I used to love listening to Fibber McGee and Molly on the radio. Fibber sometimes make bad jokes and Molly would tell him, "T'ain't funny, McGee." I loved Molly.
I got a joke from a friend yesterday which involved racism, gay-bashing, violence and race baiting. This came from a man I suspect has not a racist nor a homophobic bone in him, yet he was passing this really repugnant thing along as a good joke he had really enjoyed. It was really stunning to realize that he had no clue whatsoever that there was anything wrong with it.
After all, he said, we laugh at Road Runner cartoons, and they are as violent as it gets. He also argued that he could have substituted any ethnicity for what was described as a "huge black man" in the joke. "If it had been a big lazy white hillbilly would it have been OK?" he asked.
Stunning. He was missing the point on so many levels.
Gay jokes are always popping up, and people don't seem to realize that it hurts when you tell them to gay people. A comedian I saw on Logo expressed how it feels really well -- he said something like "Oh, right! I forgot -- I'm a joke. Thanks for reminding me." They don't seem to realize that reducing someone to joke status seriously diminishes their personhood, not to mention self-esteem and general confidence.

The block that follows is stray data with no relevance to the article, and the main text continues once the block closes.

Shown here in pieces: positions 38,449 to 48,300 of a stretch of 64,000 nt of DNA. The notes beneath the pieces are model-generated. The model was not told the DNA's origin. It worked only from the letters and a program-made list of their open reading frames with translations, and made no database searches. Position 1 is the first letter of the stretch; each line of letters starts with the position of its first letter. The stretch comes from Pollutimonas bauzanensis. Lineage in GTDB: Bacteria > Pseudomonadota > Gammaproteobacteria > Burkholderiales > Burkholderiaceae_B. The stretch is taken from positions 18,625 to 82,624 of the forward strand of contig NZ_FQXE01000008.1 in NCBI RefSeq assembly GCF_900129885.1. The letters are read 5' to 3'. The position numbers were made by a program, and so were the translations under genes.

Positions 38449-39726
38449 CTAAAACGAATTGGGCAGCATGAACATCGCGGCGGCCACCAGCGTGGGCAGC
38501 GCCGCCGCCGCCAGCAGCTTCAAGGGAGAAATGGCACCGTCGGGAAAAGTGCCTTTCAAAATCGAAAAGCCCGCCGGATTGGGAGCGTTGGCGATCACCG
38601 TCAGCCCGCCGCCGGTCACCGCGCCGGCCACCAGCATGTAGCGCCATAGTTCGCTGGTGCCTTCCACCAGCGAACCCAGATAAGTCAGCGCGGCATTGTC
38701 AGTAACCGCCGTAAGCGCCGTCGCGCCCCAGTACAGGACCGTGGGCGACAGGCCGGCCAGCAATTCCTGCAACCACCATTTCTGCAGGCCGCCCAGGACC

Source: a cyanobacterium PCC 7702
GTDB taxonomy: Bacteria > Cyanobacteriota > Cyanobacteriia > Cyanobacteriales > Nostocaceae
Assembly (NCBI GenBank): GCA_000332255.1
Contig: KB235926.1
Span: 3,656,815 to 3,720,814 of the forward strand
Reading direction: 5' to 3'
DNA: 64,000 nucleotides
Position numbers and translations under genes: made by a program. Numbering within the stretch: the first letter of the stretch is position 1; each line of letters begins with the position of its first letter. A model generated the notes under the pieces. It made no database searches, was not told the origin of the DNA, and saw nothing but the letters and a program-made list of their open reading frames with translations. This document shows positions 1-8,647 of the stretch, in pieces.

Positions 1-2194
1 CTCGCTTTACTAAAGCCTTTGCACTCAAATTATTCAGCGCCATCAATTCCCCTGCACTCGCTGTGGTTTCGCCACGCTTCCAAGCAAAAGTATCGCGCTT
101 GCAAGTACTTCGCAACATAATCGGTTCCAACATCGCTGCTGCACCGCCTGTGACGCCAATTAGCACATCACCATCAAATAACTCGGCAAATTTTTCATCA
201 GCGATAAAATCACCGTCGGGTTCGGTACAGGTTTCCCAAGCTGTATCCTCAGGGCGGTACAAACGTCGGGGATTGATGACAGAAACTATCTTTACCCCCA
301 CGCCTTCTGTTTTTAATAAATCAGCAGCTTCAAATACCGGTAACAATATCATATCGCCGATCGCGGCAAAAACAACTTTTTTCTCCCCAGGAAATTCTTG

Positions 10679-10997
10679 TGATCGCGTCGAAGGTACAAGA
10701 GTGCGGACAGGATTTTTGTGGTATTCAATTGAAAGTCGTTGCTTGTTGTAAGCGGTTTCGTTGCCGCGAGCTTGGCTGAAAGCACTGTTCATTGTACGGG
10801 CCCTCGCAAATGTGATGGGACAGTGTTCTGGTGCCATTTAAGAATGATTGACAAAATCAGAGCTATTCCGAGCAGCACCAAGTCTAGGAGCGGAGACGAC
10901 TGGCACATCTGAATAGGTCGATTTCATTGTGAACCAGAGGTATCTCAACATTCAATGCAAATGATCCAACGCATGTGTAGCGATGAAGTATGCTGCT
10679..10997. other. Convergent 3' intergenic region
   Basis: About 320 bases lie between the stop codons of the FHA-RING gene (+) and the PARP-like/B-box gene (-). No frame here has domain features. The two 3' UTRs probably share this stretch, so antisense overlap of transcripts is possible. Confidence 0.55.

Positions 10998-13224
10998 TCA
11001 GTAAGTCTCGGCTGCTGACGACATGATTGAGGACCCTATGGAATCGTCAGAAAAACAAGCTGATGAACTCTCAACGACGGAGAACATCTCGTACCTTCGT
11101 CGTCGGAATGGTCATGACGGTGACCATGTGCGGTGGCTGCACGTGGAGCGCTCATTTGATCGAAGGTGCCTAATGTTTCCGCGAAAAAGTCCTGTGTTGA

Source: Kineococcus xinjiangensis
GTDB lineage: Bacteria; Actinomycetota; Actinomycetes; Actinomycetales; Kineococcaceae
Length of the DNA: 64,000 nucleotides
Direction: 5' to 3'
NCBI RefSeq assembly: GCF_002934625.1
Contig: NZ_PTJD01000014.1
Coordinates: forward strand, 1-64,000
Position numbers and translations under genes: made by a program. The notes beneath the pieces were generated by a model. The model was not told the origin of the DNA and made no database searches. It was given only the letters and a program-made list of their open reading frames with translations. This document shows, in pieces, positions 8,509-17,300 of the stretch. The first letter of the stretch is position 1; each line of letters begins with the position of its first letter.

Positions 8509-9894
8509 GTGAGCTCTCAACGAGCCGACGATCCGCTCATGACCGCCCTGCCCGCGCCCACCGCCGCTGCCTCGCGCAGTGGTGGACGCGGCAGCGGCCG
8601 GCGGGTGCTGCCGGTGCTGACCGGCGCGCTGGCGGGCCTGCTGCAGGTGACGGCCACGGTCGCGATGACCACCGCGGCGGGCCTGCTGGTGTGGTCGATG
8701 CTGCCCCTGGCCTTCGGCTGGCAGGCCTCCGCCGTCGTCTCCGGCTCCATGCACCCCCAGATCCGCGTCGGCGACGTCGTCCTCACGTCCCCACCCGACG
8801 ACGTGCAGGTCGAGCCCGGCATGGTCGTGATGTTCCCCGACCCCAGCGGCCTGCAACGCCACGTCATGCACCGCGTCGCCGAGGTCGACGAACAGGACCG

It hurts when you tell gay jokes to straight people, too --it reinforces stereotypes in people's minds, and promotes the marginalization of those who are different. It helps people justify prejudice, which in turn further alienates gay people. It may even feed into gay-bashing in a more violent way. The joke my friend sent could really do that, as the gay man in it is beaten to a pulp in a bar parking lot as part of the joke. Imagine that my friend didn't realize there was anything wrong with that! What part of Matthew Shepherd's death was funny?
When you make fun of someone for who they born or who they are at the core of their being, it isn't funny, it's just wrong.
I'm Jewish, and there are a lot of good Jewish jokes that emphasize the strong points of Jewishness. They are ethnic, but not negative, like this one:
A Jew drove at 100 mph so a policeman stopped him. The officer asked him "Excuse me but where's the fire?"Jokes like this don't belittle or objectify. The Jew in the joke is clever. It's when we start portraying Jews as cheap or Polish people (or blondes!) as dumb and Irishmen as drunks that we are in trouble. The phrase "huge black man" in my friend's joke was meant to conjure up a lazy drunk. I missed that completely, since I don't even vaguely have a stereotype in my mind that would match that.
So the Jew answered "I'm hurrying to smuggle drugs and kalachnikovs."
The policeman ordered backup quickly. When more squad cars arrived the vehicle was inspected and they found neither drugs nor kalachnikovs.
The comander was furious at the officer for such a false alarm, went to the Jewish driver and apologized. The Jew replied "Yeah, and I suppose he also said I was going 100 mph."
Before you pass a joke along, think about what it really says and what kind of message it carries. You could even save a life.
photo credit: mousetracksonline